b. A U.S.-registered aircraft outside U.S. airspace is not considered to be part of U.S. territory. A child born on such an aircraft outside U.S. airspace does not acquire U.S. citizenship by reason of the place of birth.


c. Despite widespread popular belief, U.S. military installations abroad and U.S. diplomatic or consular facilities are not part of the United States within the meaning of the 14th Amendment. A child born on the premises of such a facility is not subject to the jurisdiction of the United States and does not acquire U.S. citizenship by reason of birth.


No Person except a natural born Citizen, or a Citizen of the United States at the time of the Adoption of this Constitution, shall be eligible to the Office of President -- The Constitution of the United States, Article II Section 1

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Fidel talks about McCain-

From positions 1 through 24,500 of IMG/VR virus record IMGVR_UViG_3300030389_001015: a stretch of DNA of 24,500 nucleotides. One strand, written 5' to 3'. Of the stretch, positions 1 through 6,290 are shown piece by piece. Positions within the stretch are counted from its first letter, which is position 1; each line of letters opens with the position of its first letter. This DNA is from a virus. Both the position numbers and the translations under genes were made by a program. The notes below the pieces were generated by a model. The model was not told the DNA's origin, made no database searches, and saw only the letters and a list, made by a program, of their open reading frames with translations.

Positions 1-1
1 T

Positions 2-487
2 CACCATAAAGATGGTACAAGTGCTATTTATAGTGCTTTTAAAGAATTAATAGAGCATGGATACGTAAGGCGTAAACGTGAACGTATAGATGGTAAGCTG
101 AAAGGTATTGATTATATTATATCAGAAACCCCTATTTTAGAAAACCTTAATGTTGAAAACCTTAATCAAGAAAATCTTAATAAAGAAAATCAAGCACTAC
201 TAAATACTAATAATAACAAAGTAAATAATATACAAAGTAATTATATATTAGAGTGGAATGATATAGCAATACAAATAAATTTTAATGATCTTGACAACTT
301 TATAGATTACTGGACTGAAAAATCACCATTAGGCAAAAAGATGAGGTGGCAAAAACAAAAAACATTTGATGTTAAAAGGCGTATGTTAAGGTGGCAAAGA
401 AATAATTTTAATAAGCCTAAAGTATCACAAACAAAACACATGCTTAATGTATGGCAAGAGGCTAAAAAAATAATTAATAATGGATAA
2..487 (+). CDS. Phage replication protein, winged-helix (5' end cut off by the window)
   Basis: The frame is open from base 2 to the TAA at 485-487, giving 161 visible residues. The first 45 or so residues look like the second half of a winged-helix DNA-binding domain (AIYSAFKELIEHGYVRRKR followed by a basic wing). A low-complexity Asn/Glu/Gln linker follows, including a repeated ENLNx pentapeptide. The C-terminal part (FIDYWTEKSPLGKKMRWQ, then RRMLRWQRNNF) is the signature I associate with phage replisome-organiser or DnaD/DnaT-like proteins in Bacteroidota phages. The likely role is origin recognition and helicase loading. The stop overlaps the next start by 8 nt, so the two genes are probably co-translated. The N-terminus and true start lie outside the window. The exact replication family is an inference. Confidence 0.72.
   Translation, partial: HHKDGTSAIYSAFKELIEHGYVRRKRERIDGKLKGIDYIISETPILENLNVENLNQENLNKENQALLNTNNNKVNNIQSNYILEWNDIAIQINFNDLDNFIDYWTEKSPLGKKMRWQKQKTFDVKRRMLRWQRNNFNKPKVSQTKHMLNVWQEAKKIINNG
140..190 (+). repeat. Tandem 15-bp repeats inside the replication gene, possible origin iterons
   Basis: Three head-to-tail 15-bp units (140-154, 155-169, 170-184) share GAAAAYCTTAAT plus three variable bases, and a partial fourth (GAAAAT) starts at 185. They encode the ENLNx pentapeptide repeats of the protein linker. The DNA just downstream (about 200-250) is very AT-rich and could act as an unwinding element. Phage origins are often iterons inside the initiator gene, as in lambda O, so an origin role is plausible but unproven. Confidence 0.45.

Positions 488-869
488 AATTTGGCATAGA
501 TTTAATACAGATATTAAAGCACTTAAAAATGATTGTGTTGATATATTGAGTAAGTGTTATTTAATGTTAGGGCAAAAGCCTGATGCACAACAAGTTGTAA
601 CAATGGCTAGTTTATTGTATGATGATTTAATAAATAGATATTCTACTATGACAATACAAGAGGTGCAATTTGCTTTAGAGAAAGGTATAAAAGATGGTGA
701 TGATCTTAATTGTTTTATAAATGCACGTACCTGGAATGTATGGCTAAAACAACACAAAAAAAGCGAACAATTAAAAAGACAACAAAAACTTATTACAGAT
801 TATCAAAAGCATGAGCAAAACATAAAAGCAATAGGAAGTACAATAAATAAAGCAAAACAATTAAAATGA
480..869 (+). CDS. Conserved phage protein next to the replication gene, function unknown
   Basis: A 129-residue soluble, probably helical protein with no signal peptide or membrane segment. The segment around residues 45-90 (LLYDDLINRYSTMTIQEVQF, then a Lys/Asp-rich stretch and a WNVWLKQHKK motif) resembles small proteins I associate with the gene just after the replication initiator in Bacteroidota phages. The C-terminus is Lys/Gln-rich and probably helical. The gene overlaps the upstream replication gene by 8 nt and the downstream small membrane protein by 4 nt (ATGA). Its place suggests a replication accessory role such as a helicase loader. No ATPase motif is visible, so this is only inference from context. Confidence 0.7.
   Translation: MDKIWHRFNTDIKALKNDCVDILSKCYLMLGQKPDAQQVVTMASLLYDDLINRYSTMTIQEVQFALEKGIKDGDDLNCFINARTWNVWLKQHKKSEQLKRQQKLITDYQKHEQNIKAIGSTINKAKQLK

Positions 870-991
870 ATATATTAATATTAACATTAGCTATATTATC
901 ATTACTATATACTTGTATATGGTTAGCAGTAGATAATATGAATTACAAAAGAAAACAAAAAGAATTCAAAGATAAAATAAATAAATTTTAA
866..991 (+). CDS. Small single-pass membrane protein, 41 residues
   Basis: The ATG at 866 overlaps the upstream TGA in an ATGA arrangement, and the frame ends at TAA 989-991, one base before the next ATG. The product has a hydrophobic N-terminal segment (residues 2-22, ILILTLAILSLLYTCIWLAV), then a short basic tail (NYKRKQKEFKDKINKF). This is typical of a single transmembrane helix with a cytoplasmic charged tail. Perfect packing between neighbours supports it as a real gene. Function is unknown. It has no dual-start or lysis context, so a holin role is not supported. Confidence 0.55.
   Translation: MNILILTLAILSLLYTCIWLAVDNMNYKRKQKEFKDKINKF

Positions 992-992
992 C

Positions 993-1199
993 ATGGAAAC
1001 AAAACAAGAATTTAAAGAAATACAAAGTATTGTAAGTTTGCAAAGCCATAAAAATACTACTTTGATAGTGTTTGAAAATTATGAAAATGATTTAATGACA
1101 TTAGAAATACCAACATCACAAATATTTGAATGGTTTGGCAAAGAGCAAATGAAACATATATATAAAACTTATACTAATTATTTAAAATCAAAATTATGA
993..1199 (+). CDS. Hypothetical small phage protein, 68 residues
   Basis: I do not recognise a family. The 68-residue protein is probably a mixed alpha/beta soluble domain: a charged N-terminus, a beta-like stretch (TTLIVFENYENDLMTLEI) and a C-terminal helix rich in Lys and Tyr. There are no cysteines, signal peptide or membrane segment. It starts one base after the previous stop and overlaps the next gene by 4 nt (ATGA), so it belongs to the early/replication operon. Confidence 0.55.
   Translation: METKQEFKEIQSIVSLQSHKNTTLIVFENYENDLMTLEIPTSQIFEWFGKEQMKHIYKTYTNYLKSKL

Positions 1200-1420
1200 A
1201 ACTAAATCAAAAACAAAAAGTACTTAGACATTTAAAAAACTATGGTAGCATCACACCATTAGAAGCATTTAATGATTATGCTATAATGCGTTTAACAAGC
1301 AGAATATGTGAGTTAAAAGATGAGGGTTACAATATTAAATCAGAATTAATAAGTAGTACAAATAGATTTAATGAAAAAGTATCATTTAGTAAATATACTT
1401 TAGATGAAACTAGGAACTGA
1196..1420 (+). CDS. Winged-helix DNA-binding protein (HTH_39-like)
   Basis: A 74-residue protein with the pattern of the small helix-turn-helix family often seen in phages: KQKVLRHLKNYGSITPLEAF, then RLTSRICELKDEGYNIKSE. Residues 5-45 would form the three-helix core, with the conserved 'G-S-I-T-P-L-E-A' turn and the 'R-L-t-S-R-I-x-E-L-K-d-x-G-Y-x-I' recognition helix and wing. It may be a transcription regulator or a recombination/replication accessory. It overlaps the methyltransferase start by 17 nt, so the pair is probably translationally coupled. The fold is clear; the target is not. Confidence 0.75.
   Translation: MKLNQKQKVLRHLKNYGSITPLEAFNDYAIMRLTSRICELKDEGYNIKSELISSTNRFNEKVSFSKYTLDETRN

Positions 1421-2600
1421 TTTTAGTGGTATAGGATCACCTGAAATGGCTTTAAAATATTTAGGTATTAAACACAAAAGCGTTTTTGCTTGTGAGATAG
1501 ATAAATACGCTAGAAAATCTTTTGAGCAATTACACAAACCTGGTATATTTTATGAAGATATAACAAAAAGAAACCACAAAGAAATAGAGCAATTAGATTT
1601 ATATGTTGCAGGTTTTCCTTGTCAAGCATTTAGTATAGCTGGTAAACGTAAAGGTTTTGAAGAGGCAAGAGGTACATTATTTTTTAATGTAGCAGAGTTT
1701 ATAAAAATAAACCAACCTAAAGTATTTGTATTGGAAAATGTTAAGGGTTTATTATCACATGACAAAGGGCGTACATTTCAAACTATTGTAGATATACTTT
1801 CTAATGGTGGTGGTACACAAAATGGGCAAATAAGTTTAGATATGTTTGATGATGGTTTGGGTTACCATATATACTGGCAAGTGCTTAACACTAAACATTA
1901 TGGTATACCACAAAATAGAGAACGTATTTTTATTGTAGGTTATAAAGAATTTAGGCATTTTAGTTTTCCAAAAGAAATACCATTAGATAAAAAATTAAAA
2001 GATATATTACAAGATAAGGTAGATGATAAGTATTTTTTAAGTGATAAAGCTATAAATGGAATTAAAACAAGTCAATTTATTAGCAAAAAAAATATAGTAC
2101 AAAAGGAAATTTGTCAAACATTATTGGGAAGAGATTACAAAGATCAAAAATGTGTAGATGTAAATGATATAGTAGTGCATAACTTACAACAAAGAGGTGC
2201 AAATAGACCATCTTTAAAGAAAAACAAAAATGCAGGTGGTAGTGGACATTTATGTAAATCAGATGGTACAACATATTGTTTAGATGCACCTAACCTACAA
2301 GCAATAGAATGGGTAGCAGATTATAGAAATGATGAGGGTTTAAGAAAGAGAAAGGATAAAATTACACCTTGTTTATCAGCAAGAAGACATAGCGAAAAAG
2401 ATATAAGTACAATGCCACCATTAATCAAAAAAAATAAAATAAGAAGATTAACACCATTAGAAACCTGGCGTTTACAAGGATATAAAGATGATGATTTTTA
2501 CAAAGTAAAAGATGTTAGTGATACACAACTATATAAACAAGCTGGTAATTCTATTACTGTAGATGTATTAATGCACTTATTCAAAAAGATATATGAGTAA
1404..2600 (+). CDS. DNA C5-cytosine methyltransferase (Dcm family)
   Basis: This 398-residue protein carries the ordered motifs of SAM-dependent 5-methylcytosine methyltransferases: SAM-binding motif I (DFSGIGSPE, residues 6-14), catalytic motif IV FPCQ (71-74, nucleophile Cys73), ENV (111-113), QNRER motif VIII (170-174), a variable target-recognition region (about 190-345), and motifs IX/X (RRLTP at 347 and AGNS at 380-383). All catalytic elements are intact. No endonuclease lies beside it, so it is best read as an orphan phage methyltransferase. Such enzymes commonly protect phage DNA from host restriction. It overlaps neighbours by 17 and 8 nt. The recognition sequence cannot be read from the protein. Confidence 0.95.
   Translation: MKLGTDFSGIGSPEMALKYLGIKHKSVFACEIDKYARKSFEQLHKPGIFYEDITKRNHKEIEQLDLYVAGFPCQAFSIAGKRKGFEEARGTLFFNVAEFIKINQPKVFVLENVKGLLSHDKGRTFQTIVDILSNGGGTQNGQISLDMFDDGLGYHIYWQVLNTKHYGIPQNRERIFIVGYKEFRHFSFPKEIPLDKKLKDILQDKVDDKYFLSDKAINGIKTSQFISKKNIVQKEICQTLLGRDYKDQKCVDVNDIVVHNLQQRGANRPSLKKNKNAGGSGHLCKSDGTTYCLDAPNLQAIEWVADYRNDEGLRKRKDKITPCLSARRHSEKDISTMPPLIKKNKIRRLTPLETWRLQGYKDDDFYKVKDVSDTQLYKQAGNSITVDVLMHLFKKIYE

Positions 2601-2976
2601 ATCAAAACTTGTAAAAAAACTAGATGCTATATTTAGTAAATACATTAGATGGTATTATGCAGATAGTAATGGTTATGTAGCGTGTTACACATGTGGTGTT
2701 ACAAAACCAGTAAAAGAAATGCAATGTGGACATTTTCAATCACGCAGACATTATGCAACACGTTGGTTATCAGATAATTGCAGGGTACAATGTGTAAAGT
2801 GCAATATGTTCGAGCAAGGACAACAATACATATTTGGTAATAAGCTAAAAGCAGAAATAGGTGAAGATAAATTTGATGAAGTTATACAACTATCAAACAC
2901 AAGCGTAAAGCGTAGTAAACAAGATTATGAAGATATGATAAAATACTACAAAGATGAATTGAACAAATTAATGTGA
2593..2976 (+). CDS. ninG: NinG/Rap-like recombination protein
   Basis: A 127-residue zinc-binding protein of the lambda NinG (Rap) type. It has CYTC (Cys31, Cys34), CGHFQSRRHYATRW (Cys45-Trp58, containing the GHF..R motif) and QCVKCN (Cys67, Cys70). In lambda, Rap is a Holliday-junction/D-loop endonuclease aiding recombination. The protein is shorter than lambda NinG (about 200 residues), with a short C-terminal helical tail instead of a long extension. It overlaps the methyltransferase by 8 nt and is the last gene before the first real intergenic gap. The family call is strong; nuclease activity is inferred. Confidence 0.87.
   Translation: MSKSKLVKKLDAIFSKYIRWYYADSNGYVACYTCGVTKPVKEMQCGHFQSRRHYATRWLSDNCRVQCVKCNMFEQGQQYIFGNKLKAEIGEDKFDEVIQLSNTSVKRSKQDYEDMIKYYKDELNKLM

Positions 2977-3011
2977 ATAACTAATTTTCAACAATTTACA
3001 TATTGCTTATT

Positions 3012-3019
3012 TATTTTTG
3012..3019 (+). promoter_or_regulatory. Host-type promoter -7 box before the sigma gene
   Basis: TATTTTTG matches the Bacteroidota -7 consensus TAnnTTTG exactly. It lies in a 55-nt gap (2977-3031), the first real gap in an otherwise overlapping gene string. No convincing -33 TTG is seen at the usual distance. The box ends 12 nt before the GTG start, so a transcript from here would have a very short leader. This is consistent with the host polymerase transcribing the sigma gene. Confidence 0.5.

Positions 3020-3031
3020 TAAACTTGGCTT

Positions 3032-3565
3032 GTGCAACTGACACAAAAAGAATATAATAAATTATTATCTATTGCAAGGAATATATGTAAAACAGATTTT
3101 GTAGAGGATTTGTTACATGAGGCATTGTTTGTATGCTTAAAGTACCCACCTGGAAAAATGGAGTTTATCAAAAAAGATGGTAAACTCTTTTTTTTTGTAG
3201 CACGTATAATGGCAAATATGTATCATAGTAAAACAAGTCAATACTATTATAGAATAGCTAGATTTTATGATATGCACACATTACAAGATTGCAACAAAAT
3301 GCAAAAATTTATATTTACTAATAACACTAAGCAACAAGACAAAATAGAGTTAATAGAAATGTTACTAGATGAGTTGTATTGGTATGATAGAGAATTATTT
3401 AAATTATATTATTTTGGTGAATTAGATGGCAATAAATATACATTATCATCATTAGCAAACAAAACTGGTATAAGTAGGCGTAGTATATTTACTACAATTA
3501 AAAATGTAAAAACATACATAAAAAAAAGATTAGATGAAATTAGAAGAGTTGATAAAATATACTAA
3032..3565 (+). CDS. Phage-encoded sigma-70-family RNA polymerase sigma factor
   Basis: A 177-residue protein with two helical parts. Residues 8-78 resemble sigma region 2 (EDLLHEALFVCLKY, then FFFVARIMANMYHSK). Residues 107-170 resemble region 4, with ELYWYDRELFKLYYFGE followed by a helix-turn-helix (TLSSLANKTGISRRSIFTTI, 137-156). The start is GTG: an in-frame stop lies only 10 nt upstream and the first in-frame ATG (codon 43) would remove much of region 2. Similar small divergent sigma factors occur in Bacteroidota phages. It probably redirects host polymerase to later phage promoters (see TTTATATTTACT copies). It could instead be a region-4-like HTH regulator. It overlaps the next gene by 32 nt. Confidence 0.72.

makes some good points, sounds more like a rant than anything else though:


The Republican Candidate


Reflections by Fidel Castro (Part One)


These reflections are self-explanatory.


In that already famous Super Tuesday, a day of the

week when a number of States of the Union were

selecting the candidate of their choice for the

presidency of the United States from among a group

of contenders, one of the likely candidates to

replace George W. Bush was John McCain. Due to of

his pre-packaged hero image, and his alliance with

strong contenders such as Rudy Giuliani, the former

governor of the state of New York, other

candidates had already gladly endorsed him. The

intense propaganda of social, economic and political

factors having great significance in his country, and

his personal style had turned him into the

frontrunner. Only the extreme Republican right

represented by Mitt Romney and Mike Huckabee, in

disagreement with some insignificant McCain

concessions, was still offering some resistance on

February 5th. Subsequently, Romney would also

withdraw in favor of McCain. Huckabee is still in the



On the other hand, the struggle for the Democratic

Party candidate is much tougher. Even though we

are dealing, as usual, with an active part of the

enfranchised population that tends to be a minority,

we are already hearing all kinds of opinions and